Was accused drinking with fellow cops before fatal crash?
HE actions of a Winnipeg police officer — and by extension that of his colleagues — are under a judicial microscope following a deadly hit-and-run that is believed to have been fuelled by alcohol.
Justin Holz, an eight-year constable, finished up his shift in the criminal investigations unit at downtown police headquarters around 4:30 p.m. Tuesday. Less than four hours later, Holz was accused of a criminal act that took the life of a 23-year-old man and put his own future in jeopardy.
“I want to send my thoughts and condolences to the victim’s family. This is an unexpected tragedy. This officer will be held accountable for his actions,” Winnipeg Police Service Chief Danny Smyth said Wednesday afternoon during a news conference. “I want to make it clear that Const. Holz is being investigated criminally for his conduct. He will be treated accordingly regardless of the fact that he’s a member of the police service.”
THolz, 34, is charged with impaired driving causing death and failing to stop at the scene of an accident. He wasn’t detained in custody, instead given a promise to appear in court Nov. 22. The WPS has suspended him with pay “for now,” but Smyth said that could change as an ongoing review of his conduct continues.
“I’m very disappointed. My heart goes out to the family. We’re paid as police officers. I expect better decision-making,” said Smyth, adding he’s open to sitting down with the victim’s family.
The Independent Investigations Unit of Manitoba was notified and took control of the case. As this matter involves a fatality, the IIU has requested the Manitoba Police Commission appoint a civilian monitor, as required under legislation.
Smyth said one of the main issues the IIU will focus on is what happened in that brief window between the end of Holz’s shift and the fatal crash.
He said it’s not unusual for officers to go out with colleagues for drinks once their shifts are done — but finding out who else may have been with Holz and what they observed will be critical.
Known as “shifters,” there have been a handful of controversial cases in Winnipeg over the years where police were accused of turning a blind eye to the drinking habits of colleagues who later found themselves in trouble with the law. The most notorious occurred in 2005, when Crystal Taman was killed after her car was struck by a vehicle driven by off-duty cop Derek Harvey-Zenk. The mishandling of that case by East St. Paul police, laid bare in a scathing public inquiry, led to the creation of the IIU.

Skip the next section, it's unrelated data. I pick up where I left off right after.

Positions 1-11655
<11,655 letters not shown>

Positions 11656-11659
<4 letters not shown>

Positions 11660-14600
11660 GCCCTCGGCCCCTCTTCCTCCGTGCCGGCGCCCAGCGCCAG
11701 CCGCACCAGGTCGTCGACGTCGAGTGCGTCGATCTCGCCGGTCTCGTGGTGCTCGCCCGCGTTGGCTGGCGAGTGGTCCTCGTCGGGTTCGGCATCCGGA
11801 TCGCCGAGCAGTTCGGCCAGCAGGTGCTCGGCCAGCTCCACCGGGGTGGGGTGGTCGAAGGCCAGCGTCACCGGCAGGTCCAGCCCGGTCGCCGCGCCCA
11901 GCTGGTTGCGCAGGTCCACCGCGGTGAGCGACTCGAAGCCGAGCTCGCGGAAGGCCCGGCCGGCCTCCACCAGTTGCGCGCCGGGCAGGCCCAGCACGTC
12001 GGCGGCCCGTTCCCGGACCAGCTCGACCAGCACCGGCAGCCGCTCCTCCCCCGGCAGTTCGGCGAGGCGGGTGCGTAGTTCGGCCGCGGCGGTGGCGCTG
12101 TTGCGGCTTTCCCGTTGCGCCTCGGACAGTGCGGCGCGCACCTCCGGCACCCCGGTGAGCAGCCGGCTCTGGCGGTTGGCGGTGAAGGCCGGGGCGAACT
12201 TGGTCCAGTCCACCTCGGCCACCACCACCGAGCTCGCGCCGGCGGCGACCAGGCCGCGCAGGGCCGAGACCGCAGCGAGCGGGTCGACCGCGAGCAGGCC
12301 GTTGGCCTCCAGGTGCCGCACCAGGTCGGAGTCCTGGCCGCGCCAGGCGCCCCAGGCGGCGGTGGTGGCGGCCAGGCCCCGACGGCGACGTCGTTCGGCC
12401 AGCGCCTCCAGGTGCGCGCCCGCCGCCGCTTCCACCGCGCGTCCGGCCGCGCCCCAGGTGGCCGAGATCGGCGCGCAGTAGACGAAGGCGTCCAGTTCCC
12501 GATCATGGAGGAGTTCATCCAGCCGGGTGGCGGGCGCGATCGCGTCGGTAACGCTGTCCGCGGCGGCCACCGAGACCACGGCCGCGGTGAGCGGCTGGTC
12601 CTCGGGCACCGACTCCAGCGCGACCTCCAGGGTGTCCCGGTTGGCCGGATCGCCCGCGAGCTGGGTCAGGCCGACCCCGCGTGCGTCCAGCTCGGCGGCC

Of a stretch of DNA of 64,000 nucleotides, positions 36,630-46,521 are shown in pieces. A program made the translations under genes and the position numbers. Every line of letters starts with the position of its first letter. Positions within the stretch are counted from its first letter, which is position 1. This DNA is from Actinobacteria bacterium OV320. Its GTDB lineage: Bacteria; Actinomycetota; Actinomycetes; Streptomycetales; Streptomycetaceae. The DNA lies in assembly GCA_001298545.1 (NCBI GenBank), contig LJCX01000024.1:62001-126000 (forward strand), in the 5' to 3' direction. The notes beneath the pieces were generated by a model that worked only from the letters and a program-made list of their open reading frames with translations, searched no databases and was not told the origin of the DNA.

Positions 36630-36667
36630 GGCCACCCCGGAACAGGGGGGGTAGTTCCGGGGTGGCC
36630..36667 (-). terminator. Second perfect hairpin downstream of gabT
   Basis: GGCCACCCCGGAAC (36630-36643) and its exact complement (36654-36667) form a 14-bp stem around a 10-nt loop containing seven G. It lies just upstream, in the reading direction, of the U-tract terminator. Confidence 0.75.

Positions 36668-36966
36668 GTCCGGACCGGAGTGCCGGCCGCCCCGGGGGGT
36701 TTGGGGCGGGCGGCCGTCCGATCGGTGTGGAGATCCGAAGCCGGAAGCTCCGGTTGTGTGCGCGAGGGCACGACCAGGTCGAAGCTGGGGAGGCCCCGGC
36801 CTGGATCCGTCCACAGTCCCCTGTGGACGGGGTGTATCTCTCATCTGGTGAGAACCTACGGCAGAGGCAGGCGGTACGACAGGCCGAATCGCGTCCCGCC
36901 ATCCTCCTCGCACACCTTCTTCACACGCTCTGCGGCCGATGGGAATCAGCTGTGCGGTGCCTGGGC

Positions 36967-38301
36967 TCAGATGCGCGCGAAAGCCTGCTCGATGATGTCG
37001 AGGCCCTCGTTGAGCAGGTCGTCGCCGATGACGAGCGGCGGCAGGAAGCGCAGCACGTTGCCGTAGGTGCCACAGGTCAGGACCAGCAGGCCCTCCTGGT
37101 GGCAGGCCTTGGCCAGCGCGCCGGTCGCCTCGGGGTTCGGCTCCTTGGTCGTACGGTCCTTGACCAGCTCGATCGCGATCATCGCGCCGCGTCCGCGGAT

“I think that would be a prudent course of action,” Smyth said Wednesday of getting detailed statements from any potential witnesses. “I don’t know the details of this officer’s conduct after he got off-duty. People go out for drinks after work. That’s not an uncommon thing.
“I don’t know the details, but I’m sure that will come out as part of the investigation.”
Cody Severight, 23, was struck around 8 p.m. Tuesday, while walking in the area of Main Street and Sutherland Avenue near the Sutherland Hotel. Paramedics worked on him at the scene and rushed him to hospital, where he was pronounced dead.
Donnie Fizell said he witnessed the tragedy and told the Free Press it appeared the vehicle involved was speeding.
“I was coming down Jarvis (Avenue) and turning left on Main Street, heading south to the Sutherland Hotel, and I seen the car hit and he just flew,” Fizell said, referring to the victim. “He flew right over the hood of the front of car and landed on his head. He must have gone up in the air a good 15 feet.”
Fizell said the car “was going beyond the speed limit. He was out of control.” Neither did the car stop or slow down after making impact with the young man, he said.
Fizell said the victim had been crossing Main right in front of the Sutherland Hotel. “He was jaywalking, he was walking pretty fast. Perhaps (the driver) didn’t see him because he had dark clothes on.”
Holz was arrested in the area of Main Street and Red River Boulevard around 8:30 p.m. A source told the
Free Press he turned himself in with a phone call.
Smyth said Holz did agree to a breathalyzer following his arrest, but Smyth couldn’t speak to the readings.
It’s worth noting Holz is not currently charged with driving with a blood-alcohol level above .08, which typically occurs in cases where police get readings. The impaired charge that’s been laid doesn’t require a reading to be proven in court.
“There were breath tests administered. The charge that resulted was impaired driving cause death,” said Smyth, adding the IIU “selects the charges.”